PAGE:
Should You Have a Cash Bar at Your Wedding?
We know that spending money on an abundance of alcohol can seem like a heavy hit to your wedding budget. It doesn't matter what kind of wedding you're having, big or small, alcohol is one of the biggest wedding expenses. According to The Knot 2021 Real Weddings Study, couples generally pay an average of $2,300 on alcohol for their wedding. With that kind of price point, you might be thinking that having a cash bar is the best option to decrease your alcohol costs. But there are wedding etiquette rules attached to this controversial bar option. So, before you decide to have a cash bar at your wedding reception, learn about what a cash bar is, the pros and cons of having one and some fun budget-friendly alternatives.
What Is a Cash Bar?
A cash bar is a type of bar at an event where guests order their beverage of choice but are expected to pay and tip for all of their drinks. The traditional cash bar setup functions the same as a commercial bar and the cash bar's payment options depend on the event and the host. A cash bar allows the host to pay minimal or no costs for the event's alcohol.
Most Commonly Asked Questions About Cash Bars at Weddings
Simply knowing the definition of what a cash bar is might not be enough. Here are comprehensive answers to the top cash bar questions to help better your understanding:
What are the pros and cons of having a cash bar at a wedding?
By having a cash bar at your wedding, guests will have to pay for their own drinks which can potentially encourage guests to drink less. This helps decrease any disorderly behavior, which has a slightly higher risk of happening if you have an unlimited open bar. The main pro that some couples like about cash bars is that it allows them to save money on one of the biggest wedding expenses. But keep in mind that these pros only benefit the couple or whoever is paying for the reception. Jason Rhee, owner and Director of Celebrations of Rheefined Company Weddings and Special Events, says having a cash bar shifts the relationship between wedding host and guest. "It puts the responsibility and cost on the guest, which may or may not affect the overall experience," Rhee says.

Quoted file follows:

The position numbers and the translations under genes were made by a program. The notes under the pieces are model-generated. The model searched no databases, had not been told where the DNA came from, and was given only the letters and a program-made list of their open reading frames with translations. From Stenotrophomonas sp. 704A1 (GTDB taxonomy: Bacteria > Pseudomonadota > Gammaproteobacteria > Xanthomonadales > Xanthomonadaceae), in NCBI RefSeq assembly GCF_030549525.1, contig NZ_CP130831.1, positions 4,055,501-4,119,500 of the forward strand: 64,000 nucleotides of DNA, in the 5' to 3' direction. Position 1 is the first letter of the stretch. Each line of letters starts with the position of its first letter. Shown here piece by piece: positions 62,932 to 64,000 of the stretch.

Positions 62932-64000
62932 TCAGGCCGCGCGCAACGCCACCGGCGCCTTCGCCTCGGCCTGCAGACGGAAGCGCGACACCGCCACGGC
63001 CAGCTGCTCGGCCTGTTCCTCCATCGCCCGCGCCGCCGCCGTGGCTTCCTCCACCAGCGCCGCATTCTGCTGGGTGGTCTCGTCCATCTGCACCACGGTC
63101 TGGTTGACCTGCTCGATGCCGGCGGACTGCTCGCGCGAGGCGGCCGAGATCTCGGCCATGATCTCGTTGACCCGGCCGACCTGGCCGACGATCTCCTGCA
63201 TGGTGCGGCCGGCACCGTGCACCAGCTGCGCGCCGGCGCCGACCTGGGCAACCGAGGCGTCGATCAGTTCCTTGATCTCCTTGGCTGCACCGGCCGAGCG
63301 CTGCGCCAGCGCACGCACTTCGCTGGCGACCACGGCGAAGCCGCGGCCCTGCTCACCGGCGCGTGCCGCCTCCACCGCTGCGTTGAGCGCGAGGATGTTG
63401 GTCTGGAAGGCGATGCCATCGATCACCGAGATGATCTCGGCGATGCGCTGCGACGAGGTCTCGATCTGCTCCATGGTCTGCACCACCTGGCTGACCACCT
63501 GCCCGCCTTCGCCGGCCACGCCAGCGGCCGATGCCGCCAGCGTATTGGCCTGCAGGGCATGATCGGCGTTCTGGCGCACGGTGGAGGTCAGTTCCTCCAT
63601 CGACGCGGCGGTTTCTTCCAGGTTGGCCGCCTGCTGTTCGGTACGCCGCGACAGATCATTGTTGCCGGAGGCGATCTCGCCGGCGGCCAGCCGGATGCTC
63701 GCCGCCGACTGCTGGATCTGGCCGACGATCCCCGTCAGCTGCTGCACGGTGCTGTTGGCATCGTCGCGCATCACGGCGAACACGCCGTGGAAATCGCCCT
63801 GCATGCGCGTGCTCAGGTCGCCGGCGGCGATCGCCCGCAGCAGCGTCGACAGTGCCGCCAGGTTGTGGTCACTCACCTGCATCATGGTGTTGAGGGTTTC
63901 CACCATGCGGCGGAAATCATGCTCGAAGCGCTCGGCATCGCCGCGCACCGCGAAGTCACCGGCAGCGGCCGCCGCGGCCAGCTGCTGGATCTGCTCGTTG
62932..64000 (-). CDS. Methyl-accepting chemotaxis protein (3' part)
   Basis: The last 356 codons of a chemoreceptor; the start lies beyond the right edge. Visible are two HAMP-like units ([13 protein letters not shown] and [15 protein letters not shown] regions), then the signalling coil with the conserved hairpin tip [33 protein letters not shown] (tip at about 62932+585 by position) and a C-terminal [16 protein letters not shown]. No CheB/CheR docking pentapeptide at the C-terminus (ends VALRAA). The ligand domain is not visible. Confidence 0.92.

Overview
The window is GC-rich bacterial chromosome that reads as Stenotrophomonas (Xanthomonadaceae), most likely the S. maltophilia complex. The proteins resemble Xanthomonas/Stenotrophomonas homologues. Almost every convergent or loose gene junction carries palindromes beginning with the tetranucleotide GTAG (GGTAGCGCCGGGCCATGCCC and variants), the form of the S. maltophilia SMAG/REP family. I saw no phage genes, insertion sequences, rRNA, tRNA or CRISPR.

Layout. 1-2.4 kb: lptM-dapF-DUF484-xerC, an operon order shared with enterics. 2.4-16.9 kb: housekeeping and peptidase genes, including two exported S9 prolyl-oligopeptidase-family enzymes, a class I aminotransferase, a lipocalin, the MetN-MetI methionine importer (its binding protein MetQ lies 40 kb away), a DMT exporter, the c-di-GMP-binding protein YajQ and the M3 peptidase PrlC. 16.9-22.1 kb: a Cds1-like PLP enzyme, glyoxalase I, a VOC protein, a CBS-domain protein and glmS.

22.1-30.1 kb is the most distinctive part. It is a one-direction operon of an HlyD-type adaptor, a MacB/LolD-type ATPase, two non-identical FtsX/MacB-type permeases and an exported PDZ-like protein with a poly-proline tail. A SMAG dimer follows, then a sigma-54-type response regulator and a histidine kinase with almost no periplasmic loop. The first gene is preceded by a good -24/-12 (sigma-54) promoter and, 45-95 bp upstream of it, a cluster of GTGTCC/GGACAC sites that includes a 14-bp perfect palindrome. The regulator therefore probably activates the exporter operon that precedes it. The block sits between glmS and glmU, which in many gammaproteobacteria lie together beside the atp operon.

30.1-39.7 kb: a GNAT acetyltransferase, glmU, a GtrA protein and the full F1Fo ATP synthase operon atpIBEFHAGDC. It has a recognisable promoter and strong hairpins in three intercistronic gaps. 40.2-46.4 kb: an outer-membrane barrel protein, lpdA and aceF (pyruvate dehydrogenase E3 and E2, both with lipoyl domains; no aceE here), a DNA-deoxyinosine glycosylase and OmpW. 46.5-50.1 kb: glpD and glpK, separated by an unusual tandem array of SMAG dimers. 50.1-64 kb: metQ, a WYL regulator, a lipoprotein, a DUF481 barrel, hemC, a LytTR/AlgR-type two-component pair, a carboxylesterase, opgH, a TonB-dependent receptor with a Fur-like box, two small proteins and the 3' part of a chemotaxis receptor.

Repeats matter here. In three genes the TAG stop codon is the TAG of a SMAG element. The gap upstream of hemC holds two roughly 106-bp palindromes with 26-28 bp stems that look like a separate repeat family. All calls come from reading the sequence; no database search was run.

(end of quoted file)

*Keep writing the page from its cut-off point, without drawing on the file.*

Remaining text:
Cash bars at wedding receptions have a negative perception because it goes against the hospitality relationship between host and guest. Many guests expect an open bar (or at least a limited bar) that is paid for by the host. Many guests expect this since they're taking the time to celebrate (and bring a gift) for your special day. Besides the potential negative effect on guests, you and your partner can be poorly impacted as well. Since the bartenders are making the drinks and handling the payment, there will be increased wait times resulting in long lines at the bar. Bar lines interrupt your reception schedule because you'll have to wait for your guests to get seated before moving on to the important events of the night.
Is having tip jars for the wedding bartenders okay?
Desireé Dent, founder of Dejanae Events and Marry Me Chicago, thinks that a tip jar at a wedding reception is a big no-no. Dent adds, "...the look of tip jars cheapens the celebration." Usually, gratuity is included on the final reception bar bill, so asking guests to tip (especially with cash) is inconvenient and unnecessary. Having a tip jar at your bar has a negative connotation because it "...requires your guest to pay towards the experience you've invited them to," Rhee explains. Tip jars can make guests feel like tipping is required and not optional. But no matter if you're having a cash bar or not, you should cover the tip, so your guests' only worry is having a good time during your reception.
Do I have to clarify that I'm having a cash bar on my wedding invitations or wedding website?
Yes, you should inform guests that you're having a cash bar at your wedding reception. Dent suggests that you let your guests know your decision in advance. "This could easily be mentioned on the details or information page of your wedding website or shared on an information card included inside of your wedding invitation suite," says Dent. On the weekend of your wedding, politely ask members of your wedding party to remind guests about the cash bar. This will act as a final reminder so guests have time to get cash from an ATM, if necessary.